In a way, there’s a curious kind of appropriateness that this post should come right after the one on the Zamirchor visit, since our partnership with the choir from Bayreuth actually came about as a result of the vision of the German choir’s founders, a vision of reconciliation between the Jewish and German peoples.
The day before yesterday, I visited Yad Vashem, the Holocaust Memorial Museum in Jerusalem, as part of an organised visit from my place of work. I have, of course, been there before, but the place never fails to move me. This was, however, the first time I had visited the Children’s Memorial. You walk down a slope into a darkened hall, with no windows, pitch black except for hundreds of twinkling lights all around you. I believe they are supposed to represent the souls of the more than one and a half million Jewish children murdered in the Nazi Holocaust. As you walk through the cavern, a voice recites the names, ages and places of origins of some of the victims. I know that some of our guests from Zamirchor also visited there last week and I was suddenly reminded that on one of our previous projects with them, in New York two years ago, after a meeting with a Holocaust survivor, one of the young Germans asked her why she thought that this had happened in Germany, specifically. At the time, I interpreted his question as meaning, did she think there was something intrinsically evil about the German people. She did not think so and neither do I – nor, apparently, did Shira, our guide from Yad Vashem. And yet it did happen there and we have to ask ourselves why. How did a civilised and cultured society somehow turn into Amalek? In New York, my gut reaction was that this was a question Germans must ask themselves. It would be easy to say, yes, Germans are (or were) inherently evil. Easy and comforting – because then, there is no need to confront the possibility that such a thing could happen elsewhere. But supposing the seeds of such satanic evil lie dormant in all of us? That’s a very frightening thought.
I, personally, do not believe that Germans are inherently the most evil of nations. It is, after all, a fact that in many countries that fell under the Nazi yoke, the general population collaborated with enthusiasm in the Nazi plan for the extermination of the Jews. One has only to think of the Nazi-style parties that existed in countries such as Hungary, Romania and Croatia. I doubt that the Holocaust could have taken place without the widespread, centuries-old antisemitism that was (and still is) endemic in European society. For this, the Church cannot escape responsibility. For almost two millenia, Christian children were taught that the Jews were Christ-killers, that Jews kill Christian children and use their blood in the preparation of matza (unleavened bread), that the Talmud permits Jews – encourages them even – to swindle Gentiles, and so on and so on. By the time Hitler came along, antisemitic perceptions such as these were so engrained in the mindset of the general population (not only in Germany), that the Nazis found fertile ground for their doctrine of hate.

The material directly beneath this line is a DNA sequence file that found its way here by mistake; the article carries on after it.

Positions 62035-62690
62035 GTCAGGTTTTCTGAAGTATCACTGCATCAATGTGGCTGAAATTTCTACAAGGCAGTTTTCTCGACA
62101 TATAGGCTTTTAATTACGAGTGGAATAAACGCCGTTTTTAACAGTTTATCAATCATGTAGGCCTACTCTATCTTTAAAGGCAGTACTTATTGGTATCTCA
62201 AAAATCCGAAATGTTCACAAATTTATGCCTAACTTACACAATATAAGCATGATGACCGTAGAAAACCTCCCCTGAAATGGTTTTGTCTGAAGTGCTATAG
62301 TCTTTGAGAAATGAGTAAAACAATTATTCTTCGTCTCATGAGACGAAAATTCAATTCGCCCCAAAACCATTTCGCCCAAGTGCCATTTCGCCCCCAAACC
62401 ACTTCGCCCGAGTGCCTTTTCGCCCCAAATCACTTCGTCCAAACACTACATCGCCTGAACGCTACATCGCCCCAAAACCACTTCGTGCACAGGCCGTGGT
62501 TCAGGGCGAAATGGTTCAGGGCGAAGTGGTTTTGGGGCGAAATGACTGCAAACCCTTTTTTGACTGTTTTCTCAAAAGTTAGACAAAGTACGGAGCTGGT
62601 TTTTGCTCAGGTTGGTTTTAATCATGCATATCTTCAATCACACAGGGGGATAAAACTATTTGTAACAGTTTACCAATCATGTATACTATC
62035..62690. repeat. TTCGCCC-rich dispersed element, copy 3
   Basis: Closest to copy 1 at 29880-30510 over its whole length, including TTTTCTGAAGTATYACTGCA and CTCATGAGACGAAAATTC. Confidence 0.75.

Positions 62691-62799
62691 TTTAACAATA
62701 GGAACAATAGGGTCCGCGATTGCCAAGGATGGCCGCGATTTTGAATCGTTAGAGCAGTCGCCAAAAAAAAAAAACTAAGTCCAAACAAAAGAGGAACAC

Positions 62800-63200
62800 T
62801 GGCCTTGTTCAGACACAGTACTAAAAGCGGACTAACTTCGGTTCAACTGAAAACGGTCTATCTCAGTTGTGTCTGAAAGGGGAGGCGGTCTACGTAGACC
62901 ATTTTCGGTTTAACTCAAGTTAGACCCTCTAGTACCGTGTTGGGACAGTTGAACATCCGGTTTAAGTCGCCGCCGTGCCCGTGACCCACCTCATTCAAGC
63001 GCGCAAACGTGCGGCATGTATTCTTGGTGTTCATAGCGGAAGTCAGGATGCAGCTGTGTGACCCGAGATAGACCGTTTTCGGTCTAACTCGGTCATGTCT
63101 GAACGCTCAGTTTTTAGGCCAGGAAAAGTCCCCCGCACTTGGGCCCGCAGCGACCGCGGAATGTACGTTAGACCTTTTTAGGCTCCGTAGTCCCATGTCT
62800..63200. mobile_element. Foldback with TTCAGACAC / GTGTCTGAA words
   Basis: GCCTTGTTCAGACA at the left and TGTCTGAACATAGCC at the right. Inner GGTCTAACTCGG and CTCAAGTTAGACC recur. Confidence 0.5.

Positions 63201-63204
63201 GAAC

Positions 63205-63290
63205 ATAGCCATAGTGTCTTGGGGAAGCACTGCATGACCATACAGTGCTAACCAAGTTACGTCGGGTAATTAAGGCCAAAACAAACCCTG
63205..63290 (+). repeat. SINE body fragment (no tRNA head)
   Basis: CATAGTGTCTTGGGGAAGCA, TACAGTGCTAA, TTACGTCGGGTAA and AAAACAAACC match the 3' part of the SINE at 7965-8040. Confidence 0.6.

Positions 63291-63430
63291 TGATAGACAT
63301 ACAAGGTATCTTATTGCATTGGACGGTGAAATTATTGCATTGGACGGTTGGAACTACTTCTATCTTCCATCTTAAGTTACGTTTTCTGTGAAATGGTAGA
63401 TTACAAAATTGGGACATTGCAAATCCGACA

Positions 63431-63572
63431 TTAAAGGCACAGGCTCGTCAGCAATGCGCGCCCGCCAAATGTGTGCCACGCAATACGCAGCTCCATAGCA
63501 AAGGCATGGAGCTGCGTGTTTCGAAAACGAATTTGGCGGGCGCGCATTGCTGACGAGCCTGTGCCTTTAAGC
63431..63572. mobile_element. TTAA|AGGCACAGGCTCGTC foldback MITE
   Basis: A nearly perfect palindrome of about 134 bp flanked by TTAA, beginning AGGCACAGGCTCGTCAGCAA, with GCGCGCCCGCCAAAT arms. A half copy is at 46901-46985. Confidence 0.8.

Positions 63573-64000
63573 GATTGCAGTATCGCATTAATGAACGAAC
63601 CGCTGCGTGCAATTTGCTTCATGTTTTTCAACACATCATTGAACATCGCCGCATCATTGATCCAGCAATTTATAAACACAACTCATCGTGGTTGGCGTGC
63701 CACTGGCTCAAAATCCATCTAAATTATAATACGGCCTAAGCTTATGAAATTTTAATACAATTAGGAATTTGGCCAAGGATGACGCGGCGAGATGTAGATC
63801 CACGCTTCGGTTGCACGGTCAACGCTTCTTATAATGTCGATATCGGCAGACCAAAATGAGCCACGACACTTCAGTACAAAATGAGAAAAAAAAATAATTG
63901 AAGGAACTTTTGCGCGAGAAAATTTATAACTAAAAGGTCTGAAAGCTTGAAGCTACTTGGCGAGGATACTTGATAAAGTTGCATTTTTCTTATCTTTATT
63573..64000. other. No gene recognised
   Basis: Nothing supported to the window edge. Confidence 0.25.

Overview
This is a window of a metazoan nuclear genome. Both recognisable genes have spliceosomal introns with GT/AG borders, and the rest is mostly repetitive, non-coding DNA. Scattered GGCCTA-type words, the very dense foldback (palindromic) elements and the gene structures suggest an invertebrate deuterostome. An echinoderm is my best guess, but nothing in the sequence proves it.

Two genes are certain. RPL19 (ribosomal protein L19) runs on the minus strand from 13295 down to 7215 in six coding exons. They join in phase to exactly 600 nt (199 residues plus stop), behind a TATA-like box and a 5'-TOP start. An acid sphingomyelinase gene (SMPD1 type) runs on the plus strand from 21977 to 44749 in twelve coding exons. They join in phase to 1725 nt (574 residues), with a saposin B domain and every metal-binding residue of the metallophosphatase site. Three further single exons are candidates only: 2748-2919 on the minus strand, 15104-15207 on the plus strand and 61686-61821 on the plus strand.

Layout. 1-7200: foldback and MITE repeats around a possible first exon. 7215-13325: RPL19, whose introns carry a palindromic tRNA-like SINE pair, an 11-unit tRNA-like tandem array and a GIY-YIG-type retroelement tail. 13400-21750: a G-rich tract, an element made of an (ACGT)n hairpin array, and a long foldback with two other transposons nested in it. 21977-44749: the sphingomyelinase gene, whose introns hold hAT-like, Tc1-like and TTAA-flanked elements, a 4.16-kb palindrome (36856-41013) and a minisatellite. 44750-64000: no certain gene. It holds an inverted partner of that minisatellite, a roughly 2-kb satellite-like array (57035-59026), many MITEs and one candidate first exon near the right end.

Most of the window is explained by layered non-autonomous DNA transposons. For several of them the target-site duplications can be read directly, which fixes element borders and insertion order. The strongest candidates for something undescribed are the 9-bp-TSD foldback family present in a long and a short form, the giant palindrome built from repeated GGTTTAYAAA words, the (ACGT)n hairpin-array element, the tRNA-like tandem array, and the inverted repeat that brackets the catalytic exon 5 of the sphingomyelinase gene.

And yet many of the circumstances in which Nazism arose and flourished, and which we are told contributed to the rise of Hitler to power, existed in other countries also. The economic crisis triggered by the Wall Street Crash of 1929 affected the whole of Europe, including the United Kingdom – not to mention the United States. Unemployment was rampant in the UK and in the USA also. Why, then, did Oswald Mosley and his blackshirts fail in the United Kingdom, while Hitler flourished in Germany? Why, despite the existence of blatantly racist movements in the United States (you have only to think of the Ku Klux Klan) did Nazism never gain a stronghold there? I have no answers.
In modern, liberal, democratic thought, we are taught that it is intolerance that is the enemy, that antisemitism is just one aspect of the universal dislike and distrust of whoever or whatever is different. We are told that the Holocaust is not unique, that other peoples have also been the victims of genocide. The Turkish massacre of between one million and one and a half million Armenians during World War I immediately comes to mind – as do the Rwanda genocide of 1994 and the ongoing, systematic massacre of African civilians by Arab militias in Darfur. However, it is also true that the definition of genocide has been altered and broadened in the last quarter of the twentieth century and the first decade of the present century. It is my contention, however, that attempts to universalise the Holocaust in fact are aimed at minimizing its enormity. The indisputable fact is, that it is only the Jews who have been subject to repeated, premeditated attempts to utterly exterminate them. For the Nazis were not the first. The very first recorded attempt at genocide in history was directed at the Israelites, when the Pharaoh of Egypt ordered the drowning of all male Israelite babies in the Nile. In his mind, the females would become the wives and concubines of Egyptians, their children would be Egyptians and thus, the Israelites would cease to exist as a people.
Hundreds of years later, in faraway Persia, the King’s Grand Vizier, Haman, also plotted the extermination of the entire Jewish race.
Pharaoh failed. Haman also failed. Hitler almost succeeded.
Could it happen again? I look at the sharp rise in antisemitic incidents in Europe, at the widespread antisemitic prejudice only thinly disguised as anti-Zionism – and I can only wonder.